30 Days of Vampires Schedule
Basic Facts: Urban fantasy author. Texan but without the big hair. Hobbies include sleep, gluttony, sloth and excessive pride.
Author of: Red-Headed Stepchild (Sabina Kane)
Favorite Candy: Anything chocolate
Favorite Cartoon Character: She-Ra
Favorite Vampire: Count Chocula
Q.) First can you tell us about Red-Headed Stepchild?
J.W.) Red-Headed Stepchild is the first book in a series about a half-vampire, half-mage assassin named Sabina Kane. In the first book, Sabina is sent on a mission to assassinate a rival vampire who’s threatening the Dominae, Sabina’s bosses. The mission reveals secrets about the Dominae’s activities that threaten all the dark races. In addition, facts come to light about Sabina’s past that will change the course of her life forever.
Q.) What about your take on vampires, do you stick with tradition or tweak it a bit?
J.W.) Major tweakage. I decided to keep the blood lust and the immortality. The rest I punted out the window. My vamps are not made or undead. They’re a race create by Lilith through a liaison with Cain Their biggest weakness is apples. It sounds strange, but there’s a whole Garden of Eden connection. Plus, all vampires have red hair, which they inherited from Cain.
Q.) Which group would you want to be a member of vampire or mage?
J.W.) That’s a great question.I’ll go with mages. Vamps are immortal, but mages live extremely long lives due to their ability to use magic to repair damage. Plus mages have the advantage of being able to attack from a distance. I think it’d be fun to zap people.
Q.) Why vampires? Didn’t people tell you they had been done?
J.W.) They’d been done, but not by me. I’m not sure why I’m drawn to them. My mom says it started early with a fascination for the Count on Sesame Street, so it obviously started at an early age. I write about them now because they’re such rich sources for metaphor and symbolism. Plus, it’s fun to write about creatures that are strong and immortal. My favorite thing is to put a character like that in an embarrassing situation and watch them squirm.
Q.) What would you do if you met a “real” vampire? Would you be a vamp groupie or would you dash for the nearest stake?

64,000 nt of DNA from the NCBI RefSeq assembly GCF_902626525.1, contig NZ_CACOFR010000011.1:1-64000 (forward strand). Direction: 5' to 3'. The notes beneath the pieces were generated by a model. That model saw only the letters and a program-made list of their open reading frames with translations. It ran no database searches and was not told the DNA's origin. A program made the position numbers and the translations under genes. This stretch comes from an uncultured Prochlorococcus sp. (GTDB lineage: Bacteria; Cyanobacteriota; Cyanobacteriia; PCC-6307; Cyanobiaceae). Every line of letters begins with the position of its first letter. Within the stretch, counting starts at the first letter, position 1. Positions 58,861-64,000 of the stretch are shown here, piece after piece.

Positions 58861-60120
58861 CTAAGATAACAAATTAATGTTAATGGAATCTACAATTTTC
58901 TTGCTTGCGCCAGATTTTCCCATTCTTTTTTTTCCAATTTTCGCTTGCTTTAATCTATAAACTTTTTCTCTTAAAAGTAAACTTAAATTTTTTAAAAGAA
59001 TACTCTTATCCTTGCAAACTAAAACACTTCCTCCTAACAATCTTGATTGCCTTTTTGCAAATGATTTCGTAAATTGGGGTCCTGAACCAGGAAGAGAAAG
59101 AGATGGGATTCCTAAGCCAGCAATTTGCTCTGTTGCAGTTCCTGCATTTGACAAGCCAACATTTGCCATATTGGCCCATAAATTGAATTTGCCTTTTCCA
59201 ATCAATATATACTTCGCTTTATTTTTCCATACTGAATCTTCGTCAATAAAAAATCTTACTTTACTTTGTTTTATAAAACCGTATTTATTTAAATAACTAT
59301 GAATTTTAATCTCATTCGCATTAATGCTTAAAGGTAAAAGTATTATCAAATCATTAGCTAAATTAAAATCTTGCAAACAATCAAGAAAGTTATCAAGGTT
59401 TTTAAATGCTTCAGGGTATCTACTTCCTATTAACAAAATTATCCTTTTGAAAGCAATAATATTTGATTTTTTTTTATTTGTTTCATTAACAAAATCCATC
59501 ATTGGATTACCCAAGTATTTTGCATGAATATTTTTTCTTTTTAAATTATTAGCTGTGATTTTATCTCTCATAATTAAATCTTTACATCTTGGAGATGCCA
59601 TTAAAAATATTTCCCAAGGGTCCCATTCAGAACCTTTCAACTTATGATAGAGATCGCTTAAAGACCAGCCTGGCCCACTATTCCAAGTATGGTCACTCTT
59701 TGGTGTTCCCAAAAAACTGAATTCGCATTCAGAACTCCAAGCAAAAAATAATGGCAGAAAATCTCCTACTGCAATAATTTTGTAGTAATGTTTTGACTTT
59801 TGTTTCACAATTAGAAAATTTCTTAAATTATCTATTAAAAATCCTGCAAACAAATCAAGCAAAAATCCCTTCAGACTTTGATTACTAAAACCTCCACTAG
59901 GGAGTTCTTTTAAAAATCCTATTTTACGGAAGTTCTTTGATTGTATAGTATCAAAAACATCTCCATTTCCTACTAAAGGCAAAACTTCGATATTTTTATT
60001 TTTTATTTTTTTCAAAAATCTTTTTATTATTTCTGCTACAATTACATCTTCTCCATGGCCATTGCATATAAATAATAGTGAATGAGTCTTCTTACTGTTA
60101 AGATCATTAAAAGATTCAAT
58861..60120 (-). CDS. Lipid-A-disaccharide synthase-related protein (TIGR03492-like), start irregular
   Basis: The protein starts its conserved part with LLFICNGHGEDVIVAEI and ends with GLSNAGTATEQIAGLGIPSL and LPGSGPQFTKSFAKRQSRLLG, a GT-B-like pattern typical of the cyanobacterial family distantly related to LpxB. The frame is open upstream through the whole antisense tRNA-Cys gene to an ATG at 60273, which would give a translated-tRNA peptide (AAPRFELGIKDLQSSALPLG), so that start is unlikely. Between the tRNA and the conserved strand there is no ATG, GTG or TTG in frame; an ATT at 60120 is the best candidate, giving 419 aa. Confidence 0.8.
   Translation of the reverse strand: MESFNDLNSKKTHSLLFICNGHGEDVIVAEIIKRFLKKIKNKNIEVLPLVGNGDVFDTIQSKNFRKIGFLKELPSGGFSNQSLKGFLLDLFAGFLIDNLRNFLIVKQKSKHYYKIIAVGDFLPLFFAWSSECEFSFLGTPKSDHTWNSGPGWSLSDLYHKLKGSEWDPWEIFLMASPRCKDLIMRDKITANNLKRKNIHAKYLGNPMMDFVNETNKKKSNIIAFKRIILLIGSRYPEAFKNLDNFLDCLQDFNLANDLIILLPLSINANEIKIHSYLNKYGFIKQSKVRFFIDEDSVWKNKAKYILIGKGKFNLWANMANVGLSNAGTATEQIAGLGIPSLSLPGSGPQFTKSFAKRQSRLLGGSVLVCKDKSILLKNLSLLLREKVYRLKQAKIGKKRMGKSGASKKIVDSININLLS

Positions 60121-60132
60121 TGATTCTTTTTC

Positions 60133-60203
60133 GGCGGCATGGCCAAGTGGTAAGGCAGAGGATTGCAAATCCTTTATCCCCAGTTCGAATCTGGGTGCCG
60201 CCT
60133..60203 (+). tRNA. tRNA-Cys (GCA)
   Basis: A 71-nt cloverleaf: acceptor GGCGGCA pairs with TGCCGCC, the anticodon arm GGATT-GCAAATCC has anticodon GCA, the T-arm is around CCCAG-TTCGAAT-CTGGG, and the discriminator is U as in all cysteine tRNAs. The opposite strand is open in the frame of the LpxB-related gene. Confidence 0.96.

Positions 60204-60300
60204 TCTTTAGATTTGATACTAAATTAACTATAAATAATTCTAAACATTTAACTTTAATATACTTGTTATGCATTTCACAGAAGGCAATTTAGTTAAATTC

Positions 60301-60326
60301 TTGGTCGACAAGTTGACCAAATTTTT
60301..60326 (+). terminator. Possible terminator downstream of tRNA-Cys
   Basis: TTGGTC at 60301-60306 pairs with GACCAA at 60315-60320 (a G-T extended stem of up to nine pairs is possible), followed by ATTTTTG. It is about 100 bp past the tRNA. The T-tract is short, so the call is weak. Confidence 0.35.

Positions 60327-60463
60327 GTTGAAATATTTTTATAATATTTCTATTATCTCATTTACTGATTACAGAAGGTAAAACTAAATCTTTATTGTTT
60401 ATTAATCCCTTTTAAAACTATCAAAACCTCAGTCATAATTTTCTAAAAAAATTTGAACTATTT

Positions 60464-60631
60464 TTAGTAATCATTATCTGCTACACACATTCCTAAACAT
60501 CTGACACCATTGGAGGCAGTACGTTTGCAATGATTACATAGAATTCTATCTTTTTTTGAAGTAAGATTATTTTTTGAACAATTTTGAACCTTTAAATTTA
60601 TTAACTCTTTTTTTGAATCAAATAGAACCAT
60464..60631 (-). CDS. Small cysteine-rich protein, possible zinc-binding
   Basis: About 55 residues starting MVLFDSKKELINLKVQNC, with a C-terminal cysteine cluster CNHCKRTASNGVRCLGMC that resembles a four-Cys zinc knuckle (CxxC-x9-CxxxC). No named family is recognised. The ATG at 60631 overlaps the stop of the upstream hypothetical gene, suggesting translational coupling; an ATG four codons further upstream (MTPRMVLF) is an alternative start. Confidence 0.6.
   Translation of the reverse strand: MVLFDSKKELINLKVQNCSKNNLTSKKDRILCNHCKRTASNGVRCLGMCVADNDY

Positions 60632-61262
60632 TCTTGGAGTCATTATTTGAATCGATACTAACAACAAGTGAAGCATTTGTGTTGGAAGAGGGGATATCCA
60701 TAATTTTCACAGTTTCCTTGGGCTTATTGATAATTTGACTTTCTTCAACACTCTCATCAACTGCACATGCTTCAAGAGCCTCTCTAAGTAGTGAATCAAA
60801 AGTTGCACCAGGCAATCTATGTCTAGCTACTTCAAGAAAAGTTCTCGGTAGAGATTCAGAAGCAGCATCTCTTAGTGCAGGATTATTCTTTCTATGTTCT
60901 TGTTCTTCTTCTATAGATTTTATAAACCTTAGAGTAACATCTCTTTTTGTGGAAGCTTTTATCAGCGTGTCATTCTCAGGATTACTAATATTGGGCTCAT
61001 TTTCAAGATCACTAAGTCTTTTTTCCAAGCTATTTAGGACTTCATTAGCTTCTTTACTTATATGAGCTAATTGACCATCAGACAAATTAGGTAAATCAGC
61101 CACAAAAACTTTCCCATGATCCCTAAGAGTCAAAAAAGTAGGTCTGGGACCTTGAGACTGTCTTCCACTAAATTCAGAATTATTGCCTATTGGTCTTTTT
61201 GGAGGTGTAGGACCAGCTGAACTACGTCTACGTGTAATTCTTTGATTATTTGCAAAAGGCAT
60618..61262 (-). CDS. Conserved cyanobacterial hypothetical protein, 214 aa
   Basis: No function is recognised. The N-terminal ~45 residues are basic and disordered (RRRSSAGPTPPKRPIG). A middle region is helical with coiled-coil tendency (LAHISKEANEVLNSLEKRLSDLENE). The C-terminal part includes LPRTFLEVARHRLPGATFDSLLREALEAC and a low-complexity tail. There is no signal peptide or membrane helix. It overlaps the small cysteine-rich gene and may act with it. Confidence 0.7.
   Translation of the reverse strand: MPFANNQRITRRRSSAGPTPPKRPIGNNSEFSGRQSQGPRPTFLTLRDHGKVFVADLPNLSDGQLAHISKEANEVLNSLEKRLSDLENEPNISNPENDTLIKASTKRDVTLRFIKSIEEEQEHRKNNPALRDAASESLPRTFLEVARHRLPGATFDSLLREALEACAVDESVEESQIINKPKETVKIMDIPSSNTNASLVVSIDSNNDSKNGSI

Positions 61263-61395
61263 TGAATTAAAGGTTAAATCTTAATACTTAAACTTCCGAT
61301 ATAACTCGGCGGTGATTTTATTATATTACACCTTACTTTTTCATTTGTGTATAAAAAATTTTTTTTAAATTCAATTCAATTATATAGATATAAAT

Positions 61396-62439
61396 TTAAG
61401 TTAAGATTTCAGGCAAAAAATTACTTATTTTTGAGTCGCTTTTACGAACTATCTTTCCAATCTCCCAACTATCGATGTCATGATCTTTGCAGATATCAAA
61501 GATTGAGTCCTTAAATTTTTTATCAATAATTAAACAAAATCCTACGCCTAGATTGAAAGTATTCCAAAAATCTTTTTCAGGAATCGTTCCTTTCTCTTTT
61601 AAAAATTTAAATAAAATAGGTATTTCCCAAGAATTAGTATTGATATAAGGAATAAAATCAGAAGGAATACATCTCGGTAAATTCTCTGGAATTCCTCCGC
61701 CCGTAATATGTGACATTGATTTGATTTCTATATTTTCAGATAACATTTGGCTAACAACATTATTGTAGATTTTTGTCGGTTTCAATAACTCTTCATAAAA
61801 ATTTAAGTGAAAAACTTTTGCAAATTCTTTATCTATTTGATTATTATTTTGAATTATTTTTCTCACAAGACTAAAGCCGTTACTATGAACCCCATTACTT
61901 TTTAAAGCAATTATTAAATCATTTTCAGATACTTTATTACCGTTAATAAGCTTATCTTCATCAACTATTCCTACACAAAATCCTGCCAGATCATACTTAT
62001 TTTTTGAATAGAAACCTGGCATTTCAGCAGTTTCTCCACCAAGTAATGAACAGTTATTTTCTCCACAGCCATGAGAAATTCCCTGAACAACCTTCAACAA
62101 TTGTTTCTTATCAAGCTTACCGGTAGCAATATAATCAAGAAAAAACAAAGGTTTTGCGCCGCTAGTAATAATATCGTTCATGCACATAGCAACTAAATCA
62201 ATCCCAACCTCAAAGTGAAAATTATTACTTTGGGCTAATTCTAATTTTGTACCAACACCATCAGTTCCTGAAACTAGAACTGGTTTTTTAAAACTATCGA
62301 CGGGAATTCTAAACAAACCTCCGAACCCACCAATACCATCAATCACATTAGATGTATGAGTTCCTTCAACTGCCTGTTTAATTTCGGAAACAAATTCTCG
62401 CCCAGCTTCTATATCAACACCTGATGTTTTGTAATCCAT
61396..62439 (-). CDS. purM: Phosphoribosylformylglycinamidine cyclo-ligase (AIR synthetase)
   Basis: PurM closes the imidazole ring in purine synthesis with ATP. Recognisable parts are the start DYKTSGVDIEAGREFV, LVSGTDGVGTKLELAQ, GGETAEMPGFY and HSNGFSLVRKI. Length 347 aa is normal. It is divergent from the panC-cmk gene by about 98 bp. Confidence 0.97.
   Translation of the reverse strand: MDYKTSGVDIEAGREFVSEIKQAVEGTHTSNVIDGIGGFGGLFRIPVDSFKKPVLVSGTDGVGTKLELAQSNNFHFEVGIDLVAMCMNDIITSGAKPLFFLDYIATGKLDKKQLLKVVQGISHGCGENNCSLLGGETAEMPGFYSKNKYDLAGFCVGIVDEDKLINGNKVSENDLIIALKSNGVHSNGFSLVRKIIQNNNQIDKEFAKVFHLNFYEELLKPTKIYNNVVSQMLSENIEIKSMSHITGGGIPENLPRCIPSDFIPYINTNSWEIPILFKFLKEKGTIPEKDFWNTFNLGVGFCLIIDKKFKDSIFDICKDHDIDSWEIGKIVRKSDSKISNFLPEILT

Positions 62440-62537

J.W.) Depends on which kind we’re talking here. If it’s the undead, creepy kind then bring on the stake. If they’re the misunderstood hunky hero type then sign me up.
Q.) Ultimate fighting challenge, you have a choice of a vampire, a werewolf or a mage as an opponent. Who do you choose?
J.W.) I think I’d prefer to fight a werewolf. They’re easily distracted by meat products. Just toss a rump roast at them and run like hell.
Q.) Are you a plotter or a pantser? Character-driven or plot driven? Ever try to be the opposite? Do you have a set method you use when starting a book?
J.W.) I’m a plantster. I plot some beforehand but leave lots of room for spontenaity. After the first draft is done, I disect the plot extensively before I tackle rewrites. To me character and plot aren’t mutually exclusive. They feed off each other.
When I start a book I spend a lot of time trying to figure out the world.This involves alot of research and brainstorming. I kew a few things about Sabina before I started writing Red-Headed Stepchild, but until I understood her world I couldn’t tell her story. Once I have a grasp on the world-building, I write several drafts of the first scene until I find the right starting point. Once I have that everything falls into place.
Q.) What is the smartest thing you’ve done so far as advancing either your writing or your writing career? What is something you wish you had done differently?
J.W.) The smartest thing I did was start a blog. Back when I was just starting to write with the intent to publish, it served as my testing grounds. It helped me find my voice. And now that I have a contract, it helps me network and get the word out about my work. I don’t think blogging is for everyone, but it can be helpful if you’re willing to put in the effort.
I’ve made mistakes, but I can’t say I wish I’d do anything differently. Instead, I wish I’d trusted myself more. It would have saved me a lot of stress.
Q.) Can you describe three things you keep in your writing area that tell us something about you?
J.W.) -This sign inspires me. It says, “She was armed with intuition and the fearless courage to act.” It’s especially helpful when I’m mired down in the story and start to lose faith.
-A friend gave me the bobble head monkey. I love his fez. His name is Jasper. All this says about me is I like monkeys wearing fezes.
-Candles. One of these is a sandalwood scent, which plays an important role in my books. They’re also pretty, which makes me happy.
Q.) Any new projects on the horizon? What would you like to try next? And where can readers find you on the web?
J.W.) I just finished book two of Sabina’s series, The Mage in Black . Now it’s on to the third book, tentatively titled Green-Eyed Demon. After that, I have a few ideas simmering. I’m sticking with urban fantasy for a while though. It’s so fun to write. Readers can find me at www.jayewells.com